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Moderator Emerita
Posts: 28,098
Registered: ‎04-01-2007
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Re: Playing the cards right

lol, I always feel obliged to mention that excruciating fine-tuning of scores is mostly a game, because otherwise, I can guarantee that there will be replies saying that it's pointless, etc. etc. Which is sort of true.

 

But once you get in the habit of seeing your scores increase, it's painful to act like normal people by not paying balances until statements post. That 20-point drop, whether meaningful or not, is a real kick in the gut. And it can be maddening waiting for all the cards to cycle through to get them back where you want them.

 

Another advantage for me of playing the FICO scoring game is that I have a pretty massive case of ADHD, and my only negatives have been lates, due to simply spacing on paying balances, even when I had the money. Having this early artificial deadline occuring several weeks before the actual due date is sort of a belt-and-suspenders tactic for those of us who have sworn never to be late again. Smiley Wink

* Credit is a wonderful servant, but a terrible master. * Who's the boss --you or your credit?
FICO's: EQ 781 - TU 793 - EX 779 (from PSECU) - Done credit hunting; having fun with credit gardening. - EQ 590 on 5/14/2007
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Valued Contributor
Posts: 1,900
Registered: ‎01-05-2010
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Re: Playing the cards right

[ Edited ]

It's no wonder that people living from paycheck to paycheck have a difficult time building up an emergency fund, because as important as this reserve is, it may look like a hopeless uphill journey with no lasting benefit in sight.

But if instead of putting such money in the bank, you move towards paying your balances before the statement cycle date, you free up credit on your cards for emergencies, with the carrot bonus of a higher and lasting credit score!

I'm reminded of personal finance columnist Liz Weston taking on Suze Orman (see also Michelle Singletary, Farnoosh Torabi, Elisabeth Leamy). The latter wrote:

"If you have an unpaid credit card balance and not much saved up in emergency savings I need you to listen up. My advice has changed.

I want you to only pay the minimum due on your credit card balance and instead make it your top priority to build as much of an emergency cash fund as you can."

Needless to say Suze Orman got really hammered.

The traditional due date and grace period thing is less compelling in this day and age with instant online access to all your money stuff. If credit users could position themselves to a debit card mindset, halfway inbetween would seem very attractive. Smiley Happy

The recent credit card reform brought along a fixed due date. Maybe next time we'll get a fixed statement cycle date, not to mention a fixed reported balance date.

Member
Posts: 5
Registered: ‎06-02-2010
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Re: Playing the cards right

Newbie here... so forgive me if these are dumb questions....

 

I know where to find my statement date, but how do I find out when a creditor reports to the CRAs?

 

When is the optimal time to pay your cc - 5 days before your statement cuts, one day? 10 days?

 

And 3rd...  I don't understand the grace period?  Is that the period of time between when you charge something and when they can charge you interest?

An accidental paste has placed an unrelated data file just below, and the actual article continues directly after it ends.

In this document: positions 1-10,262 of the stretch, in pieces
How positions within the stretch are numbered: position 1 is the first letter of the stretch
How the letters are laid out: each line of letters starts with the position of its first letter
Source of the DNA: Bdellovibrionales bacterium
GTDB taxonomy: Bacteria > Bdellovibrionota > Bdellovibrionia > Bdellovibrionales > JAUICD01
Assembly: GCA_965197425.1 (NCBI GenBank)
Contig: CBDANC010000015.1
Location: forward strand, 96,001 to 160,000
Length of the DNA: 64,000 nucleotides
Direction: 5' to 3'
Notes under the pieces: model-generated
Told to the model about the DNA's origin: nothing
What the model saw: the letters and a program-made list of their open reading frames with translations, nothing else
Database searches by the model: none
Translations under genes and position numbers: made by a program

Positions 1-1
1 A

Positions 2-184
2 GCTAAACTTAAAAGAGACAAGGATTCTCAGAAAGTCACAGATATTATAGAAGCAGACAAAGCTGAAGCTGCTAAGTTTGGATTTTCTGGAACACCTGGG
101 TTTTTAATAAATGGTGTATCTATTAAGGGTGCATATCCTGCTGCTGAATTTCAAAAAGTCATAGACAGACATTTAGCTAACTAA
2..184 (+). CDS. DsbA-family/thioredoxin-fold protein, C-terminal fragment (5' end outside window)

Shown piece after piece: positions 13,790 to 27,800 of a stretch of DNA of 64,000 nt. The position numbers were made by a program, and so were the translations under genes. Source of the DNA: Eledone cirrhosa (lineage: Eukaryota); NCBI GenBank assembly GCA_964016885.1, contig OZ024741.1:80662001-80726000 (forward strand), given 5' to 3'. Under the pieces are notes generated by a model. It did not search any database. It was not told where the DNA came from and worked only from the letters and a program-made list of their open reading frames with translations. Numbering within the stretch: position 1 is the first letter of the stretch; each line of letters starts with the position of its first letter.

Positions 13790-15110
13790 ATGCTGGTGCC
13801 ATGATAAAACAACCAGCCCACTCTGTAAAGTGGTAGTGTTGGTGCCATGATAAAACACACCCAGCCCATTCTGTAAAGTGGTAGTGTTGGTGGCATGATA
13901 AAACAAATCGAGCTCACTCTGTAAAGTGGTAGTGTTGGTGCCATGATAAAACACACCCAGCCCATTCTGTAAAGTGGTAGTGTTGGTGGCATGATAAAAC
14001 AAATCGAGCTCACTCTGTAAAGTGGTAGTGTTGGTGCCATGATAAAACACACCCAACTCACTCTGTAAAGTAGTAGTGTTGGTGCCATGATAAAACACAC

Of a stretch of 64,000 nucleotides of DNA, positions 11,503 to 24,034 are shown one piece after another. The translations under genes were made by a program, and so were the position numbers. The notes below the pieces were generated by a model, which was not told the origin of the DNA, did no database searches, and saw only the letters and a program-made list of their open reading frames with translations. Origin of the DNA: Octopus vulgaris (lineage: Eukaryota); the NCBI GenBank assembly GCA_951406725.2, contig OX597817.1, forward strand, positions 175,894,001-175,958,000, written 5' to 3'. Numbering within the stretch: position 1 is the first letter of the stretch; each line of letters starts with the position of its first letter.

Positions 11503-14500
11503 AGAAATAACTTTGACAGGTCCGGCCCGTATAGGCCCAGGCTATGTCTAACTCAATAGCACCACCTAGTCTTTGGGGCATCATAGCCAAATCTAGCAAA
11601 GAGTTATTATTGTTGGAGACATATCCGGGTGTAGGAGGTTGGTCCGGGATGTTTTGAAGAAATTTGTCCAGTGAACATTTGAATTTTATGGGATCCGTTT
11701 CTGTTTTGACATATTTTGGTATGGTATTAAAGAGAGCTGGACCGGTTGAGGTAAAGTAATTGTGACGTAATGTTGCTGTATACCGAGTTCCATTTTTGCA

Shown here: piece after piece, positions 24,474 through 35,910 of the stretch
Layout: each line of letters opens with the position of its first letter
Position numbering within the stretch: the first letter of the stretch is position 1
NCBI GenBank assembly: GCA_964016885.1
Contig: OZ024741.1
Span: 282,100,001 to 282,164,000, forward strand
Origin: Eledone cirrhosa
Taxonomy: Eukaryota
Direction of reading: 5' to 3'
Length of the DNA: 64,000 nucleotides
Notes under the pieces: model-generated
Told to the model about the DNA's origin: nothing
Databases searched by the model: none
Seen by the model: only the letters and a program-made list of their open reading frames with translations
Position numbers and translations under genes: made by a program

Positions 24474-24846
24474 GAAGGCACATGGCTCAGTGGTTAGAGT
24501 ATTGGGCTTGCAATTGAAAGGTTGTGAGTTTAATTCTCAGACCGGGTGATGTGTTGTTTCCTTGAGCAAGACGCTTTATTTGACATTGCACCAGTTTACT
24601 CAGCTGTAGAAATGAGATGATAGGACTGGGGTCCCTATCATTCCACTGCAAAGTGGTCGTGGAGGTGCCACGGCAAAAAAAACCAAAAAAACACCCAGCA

Thank you.

 

 

 

 

Valued Contributor
Posts: 1,900
Registered: ‎01-05-2010
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Re: Playing the cards right

LostinSeattle wrote:

"I know where to find my statement date, but how do I find out when a creditor reports to the CRAs?"

It took me many purchased credit reports to find that out.

"When is the optimal time to pay your cc - 5 days before your statement cuts, one day? 10 days?"

I would say no later than the day prior to the statement cycle date.

"And 3rd...  I don't understand the grace period?  Is that the period of time between when you charge something and when they can charge you interest?"

The grace period is the time, typically 25 days, between the statement cycle date and the payment due date. If you pay in full before the end of the due date's business day, you don't pay any interest (except for cash).

Also, if a monthly cycle is 31 days and the grace period is 25 days, the total number of days is 56 days. Halfway is 27 days, 4 days before the statement cycle date. This is approximately the day following the due date of the prior cycle, which is how I remember to pay the present cycle's outstanding balance.

27 days, almost a month, seems to be a pretty good credit deal to me!

Moderator Emerita
Posts: 28,098
Registered: ‎04-01-2007
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Re: Playing the cards right

[ Edited ]

Most, not all, CC's update on the evening of their statement date or the next day, reporting the balance due as shown on the statement. (Of course, then you have to wait for the CRA's to actually post the info.)

 

Known exceptions:

  • HSBC and Orchard bank cards (as opposed to store cards like the HSBC Best Buy store card) report the balance as of the last business day of each month, and they actually send in the figures a week or two or four later. Best advice is to keep those things at $0 at the end of the month, because they're notorious for forgetting to update your accounts, especially when you pay them off.
  • US Bank cards report the balance as of the last day of the month, and they report the same day.
  • Some American Express cards still have a built-in delay: They report the balance on your statement, but they don't send it in until 4 weeks later, a few days before the next statement drops. They recently have started updating on the statement date on many/ most of their cards for many/ most customers, but there are still some laggards. (I just read a thread about this the other day.)